However, you may see the name of a medical provider listed as a creditor on a collection account. Note that while you can see the name of the original creditor, this information will only display to lenders as “medical payment data.”

6. Expired and extraneous information

Even if you have negative information on your report, at some point they will automatically drop off when they expire:

  • After 7 years, Chapter 13 bankruptcy, collection accounts, and late or missed payments drop.
  • After 10 years, Chapter 7 bankruptcy and closed credit accounts in good standing dropped.

7. Interest rates and penalties

While your credit accounts and some information about them are listed, interest rates and penalties incurred due to missed payments are not reported.

8. Soft inquiries

Soft inquiries are triggered when you or a third-party looks at your credit report for non-lending purposes, such as when you’re asking for a credit report, applying for a job, or renting an apartment or home. These inquiries do not show up on your credit report and do not impact your credit.

What information will you find in a credit report?

On the other hand, you’ll find that a lot more information is included in your report than not:

1. Your identifying information

Personal identifying information that is relevant to your credit is included on your credit report, including:

  • Name
  • Date of birth
  • Current and past home addresses
  • Phone numbers
  • Social Security number

You may also see current and past employers listed.

2. Credit and loan accounts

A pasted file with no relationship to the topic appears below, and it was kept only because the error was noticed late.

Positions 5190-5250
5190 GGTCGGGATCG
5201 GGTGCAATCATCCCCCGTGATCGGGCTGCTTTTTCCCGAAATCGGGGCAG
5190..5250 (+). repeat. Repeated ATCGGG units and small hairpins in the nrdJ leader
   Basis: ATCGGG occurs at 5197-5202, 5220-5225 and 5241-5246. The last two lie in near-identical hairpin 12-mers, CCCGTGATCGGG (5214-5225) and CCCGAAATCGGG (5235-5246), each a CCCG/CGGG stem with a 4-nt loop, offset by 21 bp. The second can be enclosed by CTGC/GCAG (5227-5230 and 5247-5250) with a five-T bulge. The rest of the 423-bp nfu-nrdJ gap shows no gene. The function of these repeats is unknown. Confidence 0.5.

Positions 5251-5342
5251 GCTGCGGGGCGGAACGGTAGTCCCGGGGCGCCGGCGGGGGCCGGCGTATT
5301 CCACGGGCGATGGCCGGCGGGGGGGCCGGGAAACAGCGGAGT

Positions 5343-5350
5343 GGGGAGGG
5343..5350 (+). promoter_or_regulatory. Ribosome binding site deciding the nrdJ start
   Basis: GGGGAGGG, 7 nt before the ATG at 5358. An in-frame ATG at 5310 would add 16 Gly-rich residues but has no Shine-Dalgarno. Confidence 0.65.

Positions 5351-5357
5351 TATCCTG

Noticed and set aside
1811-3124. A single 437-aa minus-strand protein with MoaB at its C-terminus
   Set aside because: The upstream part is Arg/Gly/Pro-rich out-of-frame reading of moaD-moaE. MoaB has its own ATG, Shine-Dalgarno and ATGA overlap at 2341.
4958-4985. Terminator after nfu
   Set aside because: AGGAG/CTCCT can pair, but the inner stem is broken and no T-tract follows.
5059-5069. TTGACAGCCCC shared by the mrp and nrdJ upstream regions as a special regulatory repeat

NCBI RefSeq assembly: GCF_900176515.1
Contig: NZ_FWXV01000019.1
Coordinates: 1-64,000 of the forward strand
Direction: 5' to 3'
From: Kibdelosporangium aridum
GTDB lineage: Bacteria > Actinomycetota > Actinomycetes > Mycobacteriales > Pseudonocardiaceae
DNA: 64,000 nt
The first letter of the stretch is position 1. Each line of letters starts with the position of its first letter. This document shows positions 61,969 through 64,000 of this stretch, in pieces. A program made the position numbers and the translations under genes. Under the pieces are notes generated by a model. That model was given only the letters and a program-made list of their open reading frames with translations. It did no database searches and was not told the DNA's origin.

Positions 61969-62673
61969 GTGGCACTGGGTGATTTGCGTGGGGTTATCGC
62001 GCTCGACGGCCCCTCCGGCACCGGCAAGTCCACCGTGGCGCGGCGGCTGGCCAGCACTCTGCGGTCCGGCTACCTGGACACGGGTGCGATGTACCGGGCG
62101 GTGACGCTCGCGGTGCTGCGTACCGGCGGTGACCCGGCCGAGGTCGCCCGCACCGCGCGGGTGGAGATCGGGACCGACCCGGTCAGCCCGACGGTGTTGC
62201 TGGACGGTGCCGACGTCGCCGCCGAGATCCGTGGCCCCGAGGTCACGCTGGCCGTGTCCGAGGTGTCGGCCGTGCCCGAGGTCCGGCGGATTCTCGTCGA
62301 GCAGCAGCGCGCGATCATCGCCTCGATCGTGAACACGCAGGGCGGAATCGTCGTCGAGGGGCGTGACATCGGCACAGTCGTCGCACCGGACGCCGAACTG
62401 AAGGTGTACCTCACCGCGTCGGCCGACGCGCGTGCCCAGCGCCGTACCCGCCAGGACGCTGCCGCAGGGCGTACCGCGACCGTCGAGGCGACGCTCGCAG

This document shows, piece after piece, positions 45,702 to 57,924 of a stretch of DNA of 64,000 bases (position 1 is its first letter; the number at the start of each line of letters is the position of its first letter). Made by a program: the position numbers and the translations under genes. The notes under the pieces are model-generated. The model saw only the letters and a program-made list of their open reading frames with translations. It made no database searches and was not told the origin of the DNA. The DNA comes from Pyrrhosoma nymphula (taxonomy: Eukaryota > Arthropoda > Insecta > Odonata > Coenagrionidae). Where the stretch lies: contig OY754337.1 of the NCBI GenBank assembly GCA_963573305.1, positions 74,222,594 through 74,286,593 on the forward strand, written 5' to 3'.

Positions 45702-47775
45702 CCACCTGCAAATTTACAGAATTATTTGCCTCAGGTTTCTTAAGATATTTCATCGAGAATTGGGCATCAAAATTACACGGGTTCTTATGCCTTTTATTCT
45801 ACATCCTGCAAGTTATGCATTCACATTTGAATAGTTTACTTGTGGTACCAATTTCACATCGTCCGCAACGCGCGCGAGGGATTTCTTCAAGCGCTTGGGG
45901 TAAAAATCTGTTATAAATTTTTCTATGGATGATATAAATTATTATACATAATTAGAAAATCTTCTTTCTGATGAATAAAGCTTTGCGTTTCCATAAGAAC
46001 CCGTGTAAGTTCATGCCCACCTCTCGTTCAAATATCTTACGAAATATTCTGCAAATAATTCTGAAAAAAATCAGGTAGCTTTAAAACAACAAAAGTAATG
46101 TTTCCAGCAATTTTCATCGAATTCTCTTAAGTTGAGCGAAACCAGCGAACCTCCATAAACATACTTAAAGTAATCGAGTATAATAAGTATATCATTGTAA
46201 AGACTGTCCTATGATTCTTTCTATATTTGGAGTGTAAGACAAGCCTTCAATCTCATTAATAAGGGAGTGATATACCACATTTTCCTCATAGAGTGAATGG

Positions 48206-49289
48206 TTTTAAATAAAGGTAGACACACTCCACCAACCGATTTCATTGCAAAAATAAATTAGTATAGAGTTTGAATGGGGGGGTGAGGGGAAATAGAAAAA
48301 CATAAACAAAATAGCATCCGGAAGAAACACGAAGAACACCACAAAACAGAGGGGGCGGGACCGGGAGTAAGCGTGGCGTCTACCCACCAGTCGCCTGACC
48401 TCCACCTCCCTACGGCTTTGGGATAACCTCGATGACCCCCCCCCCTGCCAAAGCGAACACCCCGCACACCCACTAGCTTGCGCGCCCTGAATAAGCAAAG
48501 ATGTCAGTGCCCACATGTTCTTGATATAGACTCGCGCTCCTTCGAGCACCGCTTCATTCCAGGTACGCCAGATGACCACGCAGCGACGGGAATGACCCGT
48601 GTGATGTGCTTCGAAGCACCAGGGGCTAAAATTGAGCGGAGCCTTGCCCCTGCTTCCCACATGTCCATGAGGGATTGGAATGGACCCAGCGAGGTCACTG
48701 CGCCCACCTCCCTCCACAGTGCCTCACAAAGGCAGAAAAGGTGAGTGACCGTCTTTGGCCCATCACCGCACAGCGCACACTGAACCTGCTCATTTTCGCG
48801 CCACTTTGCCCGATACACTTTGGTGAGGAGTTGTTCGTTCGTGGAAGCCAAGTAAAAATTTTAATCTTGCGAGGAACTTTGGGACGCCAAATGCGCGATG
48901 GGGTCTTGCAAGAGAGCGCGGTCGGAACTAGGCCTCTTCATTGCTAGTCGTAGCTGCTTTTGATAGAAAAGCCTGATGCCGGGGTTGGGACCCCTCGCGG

This includes:

  • Personal loans
  • Auto loans
  • Mortgages
  • Student loans
  • Lines of credit
  • Credit cards

3. Some public records

Chapter 13 bankruptcies within the past seven years and Chapter 7 bankruptcies within the past 10 years will appear on your report.

4. Hard inquiries

If a creditor, such as a credit card company or lender, accesses your credit report for lending purposes, this triggers a hard credit inquiry. Too many hard inquiries in a short period can appear that you’re shopping for credit, which can indicate you’re a more risky borrower.


Incorrect information on a credit report is when something like your personal information or information about your credit accounts is not accurate or complete.

Common errors include incorrect accounts or accounts listed that you did not open, account reporting mistakes (like inaccurate missed payment dates, balances, or dates the account was opened/closed, incorrect credit limits, discharged debts appearing on the report, and accounts that are closed but not reported as such), and inaccurate personal information.

A credit report looks similar to a financial statement, showing a variety of information related to your credit profile, including personal information, credit accounts, some public records, and hard inquiries. Each of these is broken up into its section.

Negative information includes late payments, delinquent accounts, charge-offs, accounts that have been sent to collections, bankruptcies, deeds instead of foreclosure, and foreclosures.